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Speculating on cultural practices interpreted by missionaries as sodomy and resistance to colonialism, Neville Hoad begins by analyzing the 1886 Bugandan martyrs incident-the execution of thirty men in the royal court. Then, in a series of close readings, he addresses questions of race, sex, and globalization in the 1965 Wole Soyinka novel The Interpreters; examines the emblematic 1998 Lambeth conference of Anglican bishops; considers the imperial legacy in depictions of the HIV/AIDS crisis; and reveals how South African writer Phaswane Mpe's contemporary novel Welcome to Our Hillbrow problematizes notions of African identity and cosmopolitanism. Head's assessment of the historical valence of homosexuality in Africa shows how the category has served a key role in a larger story, one in which sexuality has been made in line with a vision of white Western truth, limiting an understanding of intimacy that could imagine an African universalism.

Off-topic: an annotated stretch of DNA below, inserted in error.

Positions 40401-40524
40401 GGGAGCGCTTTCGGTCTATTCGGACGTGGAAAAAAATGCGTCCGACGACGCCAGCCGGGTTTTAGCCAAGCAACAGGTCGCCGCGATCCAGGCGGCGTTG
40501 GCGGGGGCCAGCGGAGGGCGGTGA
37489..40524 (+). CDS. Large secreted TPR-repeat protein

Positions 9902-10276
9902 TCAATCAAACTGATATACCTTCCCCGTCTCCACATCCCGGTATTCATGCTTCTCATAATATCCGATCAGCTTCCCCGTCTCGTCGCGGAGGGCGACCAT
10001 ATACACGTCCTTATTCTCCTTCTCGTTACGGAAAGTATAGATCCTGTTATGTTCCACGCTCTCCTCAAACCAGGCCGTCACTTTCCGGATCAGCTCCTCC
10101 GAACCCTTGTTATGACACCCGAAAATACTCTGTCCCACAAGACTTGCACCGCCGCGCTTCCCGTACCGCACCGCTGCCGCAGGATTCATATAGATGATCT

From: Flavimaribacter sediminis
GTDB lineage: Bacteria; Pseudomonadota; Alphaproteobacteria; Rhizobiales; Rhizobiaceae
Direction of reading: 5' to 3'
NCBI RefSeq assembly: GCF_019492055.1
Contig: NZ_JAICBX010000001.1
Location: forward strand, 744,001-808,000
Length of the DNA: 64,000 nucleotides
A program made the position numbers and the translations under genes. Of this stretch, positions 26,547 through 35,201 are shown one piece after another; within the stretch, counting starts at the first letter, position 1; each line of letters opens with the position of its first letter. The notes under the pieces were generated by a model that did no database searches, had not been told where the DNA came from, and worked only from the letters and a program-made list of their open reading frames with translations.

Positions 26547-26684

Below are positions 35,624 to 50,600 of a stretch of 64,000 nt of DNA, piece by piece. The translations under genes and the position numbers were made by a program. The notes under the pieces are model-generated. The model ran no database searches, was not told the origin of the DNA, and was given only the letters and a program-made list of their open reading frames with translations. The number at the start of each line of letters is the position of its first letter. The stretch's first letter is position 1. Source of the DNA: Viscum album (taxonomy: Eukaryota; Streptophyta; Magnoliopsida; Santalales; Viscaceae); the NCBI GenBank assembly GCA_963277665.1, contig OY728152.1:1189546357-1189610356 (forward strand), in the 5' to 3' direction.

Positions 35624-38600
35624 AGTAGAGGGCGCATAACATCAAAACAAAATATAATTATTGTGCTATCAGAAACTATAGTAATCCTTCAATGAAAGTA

About the Author:
Neville Hoad is assistant professor of English at the University of Texas, Austin